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Police deploy spies on buses

By Vision Reporter

Added 26th October 2008 03:00 AM

Police spies are to deploy on buses countrywide in a move to check the rising number of deadly road accidents.

Police spies are to deploy on buses countrywide in a move to check the rising number of deadly road accidents.

By Steven Candia and Francis Kagolo

Police spies are to deploy on buses countrywide in a move to check the rising number of deadly road accidents.

“The detectives will be planted on the buses to oversee the manner in which they are driven,” Police spokesperson Judith Nabakooba said yesterday.

Asked who would pay for the Police detectives aboard the buses, Nabakooba remarked: “We are helping them (bus operators) to ensure that the life and property of passengers are protected.”

The new strategy was agreed at a meeting of the Police and bus owners at the Police headquarters on Thursday.

The meeting resolved that Police traffic officers will deploy at parks to ensure that buses are road-worthy and adhere to route charts.

The Police chief, Maj. Gen. Kale Kayihura, is to head a committee to ensure the resolutions are implemented.

Kayihura warned operators that buses which did not meet the minimum safety requirements would be impounded.

“Accidents involving buses have increased because we have been focusing on arresting boda-boda riders,” Kayihura said. “But now bus owners must wake up and make the roads safe.”

The Police recently launched an operation to reign in errant boda-boda riders nationwide but road accidents have persisted.

According to Police records, the death toll from road accidents shot to 2,334 last year, up from 2,171 in 2006. In the last 10 days, 90 people have died and hundreds sustained injuries in bus accidents.

The Police blame reckless driving, speeding, defective vehicles, environmental factors and poor roads. They also yesterday released a list of 84 black (accident-prone) spots countrywide.

In the most recent accident, 30 people perished and over 60 injured when their bus collided with a trailer at Bulyantete on the Kampala - Jinja highway. “It is high time bus owners removed the wrong elements,” Kayihura told the meeting. “If they fail, the Police will invoke the law and impound the buses.”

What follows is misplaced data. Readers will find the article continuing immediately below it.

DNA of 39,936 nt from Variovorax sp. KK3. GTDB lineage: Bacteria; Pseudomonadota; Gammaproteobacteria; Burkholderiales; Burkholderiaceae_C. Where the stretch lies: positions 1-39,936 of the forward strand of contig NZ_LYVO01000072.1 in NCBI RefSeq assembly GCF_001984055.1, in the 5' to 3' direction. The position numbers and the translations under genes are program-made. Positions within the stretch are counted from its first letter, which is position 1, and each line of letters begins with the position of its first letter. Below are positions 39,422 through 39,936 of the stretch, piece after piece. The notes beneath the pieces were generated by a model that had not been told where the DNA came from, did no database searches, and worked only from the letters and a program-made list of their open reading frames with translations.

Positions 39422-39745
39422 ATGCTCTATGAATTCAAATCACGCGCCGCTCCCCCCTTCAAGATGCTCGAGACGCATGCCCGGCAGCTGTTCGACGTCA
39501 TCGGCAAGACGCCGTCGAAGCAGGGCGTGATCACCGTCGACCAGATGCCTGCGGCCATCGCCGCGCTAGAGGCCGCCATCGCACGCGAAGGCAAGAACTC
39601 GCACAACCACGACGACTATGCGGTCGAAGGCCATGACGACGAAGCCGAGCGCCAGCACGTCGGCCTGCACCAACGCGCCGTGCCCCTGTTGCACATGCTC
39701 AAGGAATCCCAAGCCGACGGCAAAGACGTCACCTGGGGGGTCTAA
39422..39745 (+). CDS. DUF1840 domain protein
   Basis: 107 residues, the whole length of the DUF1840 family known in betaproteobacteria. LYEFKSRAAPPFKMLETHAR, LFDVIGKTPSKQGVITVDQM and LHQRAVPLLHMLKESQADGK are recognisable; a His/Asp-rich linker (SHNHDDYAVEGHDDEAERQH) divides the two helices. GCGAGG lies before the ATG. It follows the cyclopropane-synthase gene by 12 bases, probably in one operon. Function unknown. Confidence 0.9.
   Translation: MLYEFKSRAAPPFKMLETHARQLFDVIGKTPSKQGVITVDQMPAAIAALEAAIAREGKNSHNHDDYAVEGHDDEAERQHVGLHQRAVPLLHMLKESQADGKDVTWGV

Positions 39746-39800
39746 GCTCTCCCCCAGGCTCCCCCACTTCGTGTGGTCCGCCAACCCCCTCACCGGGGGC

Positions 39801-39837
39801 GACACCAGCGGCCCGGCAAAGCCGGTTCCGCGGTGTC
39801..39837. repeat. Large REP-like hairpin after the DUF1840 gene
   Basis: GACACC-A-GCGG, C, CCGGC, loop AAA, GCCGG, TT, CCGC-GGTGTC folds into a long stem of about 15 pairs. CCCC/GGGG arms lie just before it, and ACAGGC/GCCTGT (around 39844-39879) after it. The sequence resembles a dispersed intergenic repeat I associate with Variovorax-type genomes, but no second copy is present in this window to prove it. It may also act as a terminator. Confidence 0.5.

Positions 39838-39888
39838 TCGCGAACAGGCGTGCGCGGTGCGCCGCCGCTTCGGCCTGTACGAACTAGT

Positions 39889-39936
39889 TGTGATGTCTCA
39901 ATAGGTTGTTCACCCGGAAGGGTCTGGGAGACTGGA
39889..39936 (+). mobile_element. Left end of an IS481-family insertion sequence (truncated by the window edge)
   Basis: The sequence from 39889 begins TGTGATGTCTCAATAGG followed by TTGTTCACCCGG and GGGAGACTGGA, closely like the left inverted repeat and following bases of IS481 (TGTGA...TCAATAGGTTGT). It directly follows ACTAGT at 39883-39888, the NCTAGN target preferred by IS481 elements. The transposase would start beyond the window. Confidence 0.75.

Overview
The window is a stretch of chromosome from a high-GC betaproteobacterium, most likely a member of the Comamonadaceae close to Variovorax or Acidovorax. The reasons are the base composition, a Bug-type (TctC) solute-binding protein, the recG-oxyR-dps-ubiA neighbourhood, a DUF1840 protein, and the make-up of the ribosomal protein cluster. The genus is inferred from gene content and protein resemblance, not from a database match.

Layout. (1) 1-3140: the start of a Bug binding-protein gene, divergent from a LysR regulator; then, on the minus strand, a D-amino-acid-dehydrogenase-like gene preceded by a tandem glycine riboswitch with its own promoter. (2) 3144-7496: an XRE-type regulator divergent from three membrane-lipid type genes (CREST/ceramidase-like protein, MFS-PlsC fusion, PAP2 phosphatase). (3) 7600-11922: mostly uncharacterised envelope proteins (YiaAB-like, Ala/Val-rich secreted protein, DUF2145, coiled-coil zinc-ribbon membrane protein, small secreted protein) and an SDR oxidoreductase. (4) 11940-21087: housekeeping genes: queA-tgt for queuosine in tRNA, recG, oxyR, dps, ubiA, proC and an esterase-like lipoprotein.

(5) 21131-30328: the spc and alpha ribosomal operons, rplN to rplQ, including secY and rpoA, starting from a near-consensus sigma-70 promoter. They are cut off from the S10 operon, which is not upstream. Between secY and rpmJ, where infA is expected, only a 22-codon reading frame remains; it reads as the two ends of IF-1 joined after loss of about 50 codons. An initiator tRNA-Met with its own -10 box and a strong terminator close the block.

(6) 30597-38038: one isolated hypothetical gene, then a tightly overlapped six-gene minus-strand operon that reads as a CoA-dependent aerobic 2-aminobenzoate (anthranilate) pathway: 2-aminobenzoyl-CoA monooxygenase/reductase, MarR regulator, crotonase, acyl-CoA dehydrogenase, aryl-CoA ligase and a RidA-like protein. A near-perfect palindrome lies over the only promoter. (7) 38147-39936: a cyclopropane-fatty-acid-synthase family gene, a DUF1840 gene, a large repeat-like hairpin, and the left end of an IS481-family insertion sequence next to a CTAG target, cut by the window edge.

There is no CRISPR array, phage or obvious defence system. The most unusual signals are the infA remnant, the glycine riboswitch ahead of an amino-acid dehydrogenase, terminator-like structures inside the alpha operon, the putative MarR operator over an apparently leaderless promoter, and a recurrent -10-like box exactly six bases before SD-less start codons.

The meeting also resolved to involve the public who are expected to report speeding drivers and other traffic offenders. The hotlines to call are: 0712767710; 0714667768 and 0712745019.

To ensure that the sentences are deterrent, the traffic offenders, Nabakooba said, could be prosecuted under the Penal Code that imposes more severe sentences than the Traffic Act does.

A Police source said the new measures were necessary after the transport ministry suspended the implementation of speed governors order, which had sought to limit bus speed to 80km per hour. The source said the suspension followed complaints from bus owners about the quality and cost of the speed governors.

Just a day after the Police meeting, another accident killed four people and injured 15 others seriously when a Kampala-bound taxi collided head-on with a Toyota Corona at Namasoga on the Jinja-Iganga highway, 12km from Iganga town, on Saturday morning.

Aboard the taxi that was travelling from Busia to Kampala were 14 passengers, some of them Kenyans and a Somali. The saloon car was travelling from Kiwatule, a Kampala suburb, to Iganga.
(More by Donald Kiirya)


Dead in Iganga crash
- Betty Nabuzale
- Joseph Odong Oilu
- Unidentified woman
- A Somali from Kenya

- Peter Bamuleke
- William Bwiire
- Pastor Mark Muhwezi
- Joseph Kariyuki (Kenyan)
- Juliet Kigozi
- Hajoba
- Dinah Kibuga
- Merida Matama
- Shukril (Kenyan)

Bus accidents since 2003
October 2, 2008
Seven people died in bus accident that occurred near the Uganda-Sudan border.

September 1, 2007
Three people died when an omnibus collided with a trailer at Kabalungi near Mbiriizi town

August 9, 2007
Seven people died when a lorry
and a bus collided head-on near Mpigi district headquarters on the Kampala-Masaka highway

Police deploy spies on buses

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